In 2019-20, which is the current financial year, the real gross domestic product (GDP) growth is expected to touch a six-year low of 5 percent. The situation is worse if one looks at nominal GDP growth, which is expected to fall to a 42-year low of just 7.5 percent. Real GDP is nothing but the nominal GDP minus the rate of inflation. Broadly, there are four engines that provide the power to drive GDP growth in an economy. These are:
1. Consumption of private individuals,
2. Demand for goods from the government,
3. Investments from businesses and
4. Net demand from exports and imports
We all know that with the passing year in the NDA government Indian government has been losing its engine of growth one by one. In the Indian context, private consumption demand accounts for roughly 57 percent of total GDP. Investments are the next big chunk, accounting for 32 percent.
Government spending is the smallest contributor, with net exports being negative for India. The corporate investment engine has been slowing sharply since 2011. This has happened because most businesses that took loans in the preceding decade, when the going was good, found their bets failing in the aftermath of the domestic financial crisis. As such, most businesses that could be expected to invest in the economy were hamstrung as they were severely over-leveraged.
The new businesses found that the financiers to the economy, that is the banks (especially the public sector banks, which accounted for 70 percent to 80 percent of all lending), were themselves struggling with non-performing assets. Many of these NPAs were the same loans that they had extended to the big businesses that were now hamstrung. This has been estimated that around 10-11 lakh crore of Bank’s NPA still remains unresolved.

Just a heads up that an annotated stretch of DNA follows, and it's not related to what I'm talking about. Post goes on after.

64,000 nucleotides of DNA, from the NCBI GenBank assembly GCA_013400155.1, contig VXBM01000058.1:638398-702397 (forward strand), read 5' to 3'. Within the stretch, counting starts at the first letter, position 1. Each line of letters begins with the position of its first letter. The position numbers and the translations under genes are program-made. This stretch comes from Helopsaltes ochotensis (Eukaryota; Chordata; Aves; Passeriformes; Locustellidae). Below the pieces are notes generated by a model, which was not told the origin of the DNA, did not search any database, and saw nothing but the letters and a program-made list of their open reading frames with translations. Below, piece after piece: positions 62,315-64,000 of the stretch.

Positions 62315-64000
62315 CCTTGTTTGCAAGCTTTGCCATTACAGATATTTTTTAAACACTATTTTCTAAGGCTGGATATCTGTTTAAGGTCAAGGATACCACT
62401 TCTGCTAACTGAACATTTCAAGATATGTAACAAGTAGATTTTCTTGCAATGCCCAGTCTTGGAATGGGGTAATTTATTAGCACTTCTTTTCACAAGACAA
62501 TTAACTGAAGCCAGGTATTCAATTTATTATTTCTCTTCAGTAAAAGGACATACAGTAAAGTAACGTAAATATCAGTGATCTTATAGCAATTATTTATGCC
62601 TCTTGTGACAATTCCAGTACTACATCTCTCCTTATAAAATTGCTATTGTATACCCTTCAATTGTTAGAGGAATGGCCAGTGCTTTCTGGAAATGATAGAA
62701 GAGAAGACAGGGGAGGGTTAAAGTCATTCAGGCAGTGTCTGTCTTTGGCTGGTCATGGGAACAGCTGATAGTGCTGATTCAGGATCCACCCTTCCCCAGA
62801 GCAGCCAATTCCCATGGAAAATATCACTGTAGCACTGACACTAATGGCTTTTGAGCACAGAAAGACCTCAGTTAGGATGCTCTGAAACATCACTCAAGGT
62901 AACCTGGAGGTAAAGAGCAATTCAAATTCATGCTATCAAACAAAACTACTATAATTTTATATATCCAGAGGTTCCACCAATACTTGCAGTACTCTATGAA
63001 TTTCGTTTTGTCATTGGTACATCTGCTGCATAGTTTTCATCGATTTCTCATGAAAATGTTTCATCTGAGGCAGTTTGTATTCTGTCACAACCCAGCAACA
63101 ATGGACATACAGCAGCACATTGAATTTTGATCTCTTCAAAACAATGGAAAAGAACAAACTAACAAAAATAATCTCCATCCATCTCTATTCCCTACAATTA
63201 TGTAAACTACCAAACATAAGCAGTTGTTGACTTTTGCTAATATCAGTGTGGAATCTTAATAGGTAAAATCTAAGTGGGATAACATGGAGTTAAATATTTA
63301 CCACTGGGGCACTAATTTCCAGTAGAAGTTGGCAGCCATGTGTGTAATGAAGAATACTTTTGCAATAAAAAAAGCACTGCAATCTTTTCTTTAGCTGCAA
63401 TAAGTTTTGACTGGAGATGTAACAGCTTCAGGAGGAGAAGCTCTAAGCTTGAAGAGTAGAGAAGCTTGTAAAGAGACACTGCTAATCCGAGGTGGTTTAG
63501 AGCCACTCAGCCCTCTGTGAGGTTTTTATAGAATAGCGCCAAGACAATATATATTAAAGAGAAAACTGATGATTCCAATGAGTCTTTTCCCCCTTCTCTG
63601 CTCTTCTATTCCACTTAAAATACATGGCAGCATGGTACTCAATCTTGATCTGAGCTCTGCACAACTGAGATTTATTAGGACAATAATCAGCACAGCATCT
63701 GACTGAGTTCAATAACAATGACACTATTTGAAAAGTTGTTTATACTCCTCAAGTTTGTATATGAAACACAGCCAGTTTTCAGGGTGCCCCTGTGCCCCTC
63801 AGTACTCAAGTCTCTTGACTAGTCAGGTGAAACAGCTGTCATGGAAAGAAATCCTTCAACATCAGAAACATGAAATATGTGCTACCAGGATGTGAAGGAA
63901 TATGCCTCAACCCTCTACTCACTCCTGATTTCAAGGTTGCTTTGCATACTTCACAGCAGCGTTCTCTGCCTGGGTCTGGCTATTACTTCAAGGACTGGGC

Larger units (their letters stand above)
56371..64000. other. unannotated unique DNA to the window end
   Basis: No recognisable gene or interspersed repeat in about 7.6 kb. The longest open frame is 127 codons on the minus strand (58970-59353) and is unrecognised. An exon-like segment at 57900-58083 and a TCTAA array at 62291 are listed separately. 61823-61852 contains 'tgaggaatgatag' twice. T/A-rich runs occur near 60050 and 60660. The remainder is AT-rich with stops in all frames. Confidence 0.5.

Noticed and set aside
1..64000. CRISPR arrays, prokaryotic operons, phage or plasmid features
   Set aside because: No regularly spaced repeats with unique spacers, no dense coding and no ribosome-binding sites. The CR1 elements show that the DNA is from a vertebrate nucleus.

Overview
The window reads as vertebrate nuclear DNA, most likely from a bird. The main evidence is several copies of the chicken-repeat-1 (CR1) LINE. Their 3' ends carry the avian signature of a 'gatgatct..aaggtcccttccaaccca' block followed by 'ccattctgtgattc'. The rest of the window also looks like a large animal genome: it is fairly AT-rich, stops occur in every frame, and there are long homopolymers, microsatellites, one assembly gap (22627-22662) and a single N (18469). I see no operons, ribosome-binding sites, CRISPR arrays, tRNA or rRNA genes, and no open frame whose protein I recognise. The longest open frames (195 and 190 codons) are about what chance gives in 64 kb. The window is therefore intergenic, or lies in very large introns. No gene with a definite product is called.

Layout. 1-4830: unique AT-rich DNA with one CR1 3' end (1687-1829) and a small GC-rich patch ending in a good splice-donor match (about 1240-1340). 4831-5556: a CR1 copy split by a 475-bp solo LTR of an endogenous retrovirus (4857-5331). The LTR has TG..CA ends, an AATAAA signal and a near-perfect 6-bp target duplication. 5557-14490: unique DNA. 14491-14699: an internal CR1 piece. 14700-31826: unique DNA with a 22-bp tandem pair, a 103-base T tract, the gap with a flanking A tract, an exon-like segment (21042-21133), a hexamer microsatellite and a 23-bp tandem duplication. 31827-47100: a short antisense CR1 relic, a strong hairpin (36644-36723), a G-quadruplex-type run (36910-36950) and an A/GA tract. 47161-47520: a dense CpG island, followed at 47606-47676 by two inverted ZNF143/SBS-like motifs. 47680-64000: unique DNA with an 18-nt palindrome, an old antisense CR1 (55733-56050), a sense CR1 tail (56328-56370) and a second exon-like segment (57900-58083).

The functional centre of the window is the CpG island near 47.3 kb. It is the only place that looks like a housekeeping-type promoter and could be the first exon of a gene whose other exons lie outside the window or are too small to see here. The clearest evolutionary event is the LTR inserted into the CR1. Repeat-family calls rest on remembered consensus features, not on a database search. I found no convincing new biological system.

The gross fixed capital formation is around 28.1% compared to more than 32% in 2011. This will be proper to mention that because of domestic bottlenecks and a middling global demand, net exports were struggling right from the inception of the NDA government. This trend was not helped by a renewed wave of trade protectionism across the world. That left only private consumption and government expenditure as the engines of growth.
Private consumption demand was first hurt in rural areas with poor commodity prices. While this meant that retail inflation was under control, the purchasing power of farmers declined. This weakness in rural demand was compounded by a collapse in urban demand after credit flow from the non-banking financial sector companies stopped following the meltdown in IL&FS.
This is being witnessed in the sales slump across the board from cars to shampoo sachets. Government demand carried the day for a considerable time. But with a sharp fall in revenues, thanks to a slowing growth, there is no way the government can spend without massively flouting the Fiscal Responsibility and Budget Management (FRBM) Act targets. The government’s idea of ‘reforms’ is to give small dollops of tax relief to taxpayers.
It was the corporate sector a few months ago; in this Budget, relief of Rs 40,000 crore has been given to personal income taxpayers. The FM also yielded to the pressure of the corporates and scrapped the Dividend Distribution Tax. There is no gainsaying the fact that DDT was an efficient tax and stopped all evasion of tax on dividend income. I am certain there will be a loss of revenue on the abolition of DDT. Tax experts, however, are not sure.
Many argued there was no substantial benefit across different levels of income for individual taxpayers and made the new regime more unwieldy and complicated. While the Finance Minister said there would be a revenue loss of Rs 40,000 crore if all taxpayers shifted to the new regime, the Budget has estimated personal income tax collections to grow 14 percent. Finance Minister said the restructuring of rates was the first move, and may over a period of time, replace the existing regime where exemptions on housing loans, provident funds, life, and health insurance, leave travel concessions, house rent allowance, and standard deduction are allowed.